The accusations of misogyny, on the other hand, are pretty wildly off the mark. They rest on a surface reading that dismisses all the pseudo-feminism as crap and simply looks at the style and outfits of the film to find it sexist. The truth is, the girls do dress in stylized, revealing outfits throughout the film, but the outfits aren’t used as a sexualization. The burlesque costumes the girls wear are treated as prisons--they reflect the dinginess of the brothel around them, and act as oppressive symbols of their subjugation. (Their little-girl names are also symbols of this male domination--but they take of hold of the names and make them their own.) When they enter the third level of reality--the action sequences--they get rid of the burlesque costumes to bedeck themselves in leather uniforms/armor, influenced by everything from The Matrix to Batman to Sailor Moon. Of course, one can see misogyny here, too, if one is so inclined, but I think that would be a mistake. The uniforms are not especially practical, but they are not nearly as revealing as many outfits worn by female superheroes in today’s comic books, and they are never sexualized in these sequences--clearly, they are meant to be as “awesome”-looking as possible, the female equivalent of generations of masculine heroes whose outfits emphasized their musculature and impossible coolness. Whether this represents a desirable style of heroism for women is another matter. I don’t see many girls running around looking for hyper-stylized, violent female action heroes. On the other hand, the actresses starring in the film obviously loved it. They delighted in going to press junkets together and describing the training they went through and the great fun they had, as well as emphasizing the way the film is supposed to be liberating for girls. And in the first (late) showing I attended, of the five people in the audience, three of them were girls. Bottom line on Snyder’s depiction of women: He clearly cares about these characters as people and wants us to care, too. He never once, that I noticed, directs his camera at the girls in a truly titillating or eroticized way, except when depicting the point of view of evil male characters, and then only very briefly. He never shows Baby Doll’s mesmerizing dance, because the dance is not important except as a plot device and showing it would be sexualizing her. I saw more titillating objectification of female bodies in the 2-minute trailer for Fast Five before the film, and that’s a fact.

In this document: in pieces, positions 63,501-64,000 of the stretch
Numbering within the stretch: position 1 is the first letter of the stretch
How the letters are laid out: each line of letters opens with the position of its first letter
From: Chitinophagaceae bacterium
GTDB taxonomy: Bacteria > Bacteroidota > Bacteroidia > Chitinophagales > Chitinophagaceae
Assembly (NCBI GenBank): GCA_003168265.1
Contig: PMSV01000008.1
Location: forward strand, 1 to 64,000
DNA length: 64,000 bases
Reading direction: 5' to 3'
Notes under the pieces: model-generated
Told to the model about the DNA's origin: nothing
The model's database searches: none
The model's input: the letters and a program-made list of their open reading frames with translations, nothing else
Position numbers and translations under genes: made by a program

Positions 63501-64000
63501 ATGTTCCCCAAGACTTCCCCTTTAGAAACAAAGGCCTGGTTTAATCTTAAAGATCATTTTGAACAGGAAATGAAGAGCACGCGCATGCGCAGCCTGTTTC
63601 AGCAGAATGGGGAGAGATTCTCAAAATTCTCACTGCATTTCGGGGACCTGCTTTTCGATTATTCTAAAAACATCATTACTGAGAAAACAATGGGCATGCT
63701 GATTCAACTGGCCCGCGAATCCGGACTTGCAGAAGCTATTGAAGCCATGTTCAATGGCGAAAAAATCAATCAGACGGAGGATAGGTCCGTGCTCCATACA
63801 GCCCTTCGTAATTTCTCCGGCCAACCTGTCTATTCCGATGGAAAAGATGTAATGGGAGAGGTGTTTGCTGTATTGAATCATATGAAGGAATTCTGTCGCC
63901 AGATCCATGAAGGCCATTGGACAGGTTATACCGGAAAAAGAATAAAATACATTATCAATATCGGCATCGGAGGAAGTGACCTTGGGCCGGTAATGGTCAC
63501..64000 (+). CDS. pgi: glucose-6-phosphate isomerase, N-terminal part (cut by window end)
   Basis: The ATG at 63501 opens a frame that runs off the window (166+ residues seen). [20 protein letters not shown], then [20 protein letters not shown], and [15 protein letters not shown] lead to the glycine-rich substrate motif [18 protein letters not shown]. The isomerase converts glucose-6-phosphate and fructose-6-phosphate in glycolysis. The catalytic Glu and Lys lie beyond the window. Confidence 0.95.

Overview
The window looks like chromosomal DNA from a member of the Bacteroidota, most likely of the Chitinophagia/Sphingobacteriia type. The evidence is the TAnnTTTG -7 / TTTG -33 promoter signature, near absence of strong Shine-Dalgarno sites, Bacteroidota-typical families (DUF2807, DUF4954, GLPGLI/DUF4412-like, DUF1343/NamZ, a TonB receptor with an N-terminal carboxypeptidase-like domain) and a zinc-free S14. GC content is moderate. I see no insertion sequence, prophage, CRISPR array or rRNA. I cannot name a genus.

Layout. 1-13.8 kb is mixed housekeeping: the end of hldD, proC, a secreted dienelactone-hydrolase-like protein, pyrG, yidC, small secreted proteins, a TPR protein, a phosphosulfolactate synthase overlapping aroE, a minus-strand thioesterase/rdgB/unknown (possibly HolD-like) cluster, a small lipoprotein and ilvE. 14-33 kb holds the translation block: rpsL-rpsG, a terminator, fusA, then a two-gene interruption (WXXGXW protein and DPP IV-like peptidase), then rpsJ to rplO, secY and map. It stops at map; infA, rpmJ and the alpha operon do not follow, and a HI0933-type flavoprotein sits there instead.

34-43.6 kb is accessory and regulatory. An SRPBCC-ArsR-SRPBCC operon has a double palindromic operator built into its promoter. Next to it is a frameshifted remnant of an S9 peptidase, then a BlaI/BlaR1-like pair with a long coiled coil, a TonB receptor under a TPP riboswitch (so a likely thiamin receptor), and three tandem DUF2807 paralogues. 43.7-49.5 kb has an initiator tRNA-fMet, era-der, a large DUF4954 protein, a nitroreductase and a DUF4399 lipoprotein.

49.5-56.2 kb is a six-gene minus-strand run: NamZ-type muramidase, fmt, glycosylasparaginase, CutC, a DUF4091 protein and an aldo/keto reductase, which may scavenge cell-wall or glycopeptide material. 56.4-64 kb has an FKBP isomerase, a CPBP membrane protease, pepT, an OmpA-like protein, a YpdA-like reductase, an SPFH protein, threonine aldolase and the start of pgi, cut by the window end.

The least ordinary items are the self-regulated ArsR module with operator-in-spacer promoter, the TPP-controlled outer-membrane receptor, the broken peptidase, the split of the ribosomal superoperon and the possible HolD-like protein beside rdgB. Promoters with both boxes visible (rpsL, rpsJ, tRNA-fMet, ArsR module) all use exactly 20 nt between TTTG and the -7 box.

Ultimately, I can’t claim Sucker Punch as a completely successful or really “good” movie--there’s too many flaws, too many narrative inconsistencies, too much slow motion and scenes that fly wildly over-the-top. But I think it is a genuinely enjoyable movie, one with a unique style and some really breathtaking moments, populated by several honestly compelling characters and a pretty sweet soundtrack. It doesn’t live up to its ambitions, but it deserves a much better reception than it got, and Snyder deserves to be watched in the future. If he can one day succeed in completely marrying his style with a tight, exciting plot, and genuine emotion and complex themes, he will be a force to be reckoned with.
Rating: 6/10 stars, objectively, but I’m leaning toward a 7/10.
This guy is the only other person I can find who makes a strong defense of the film. He goes farther than I do, but he helped clarify my own opinion. Other people who take the film seriously can be found here and here and here. I don’t agree with the first link’s argument that it’s all ironic, and I don’t think I want to, but it’s intriguing nonetheless. The second link is a really excellent article exploring the film’s imagery and symbolism (not always positively). The third says many of the same things I said, differently.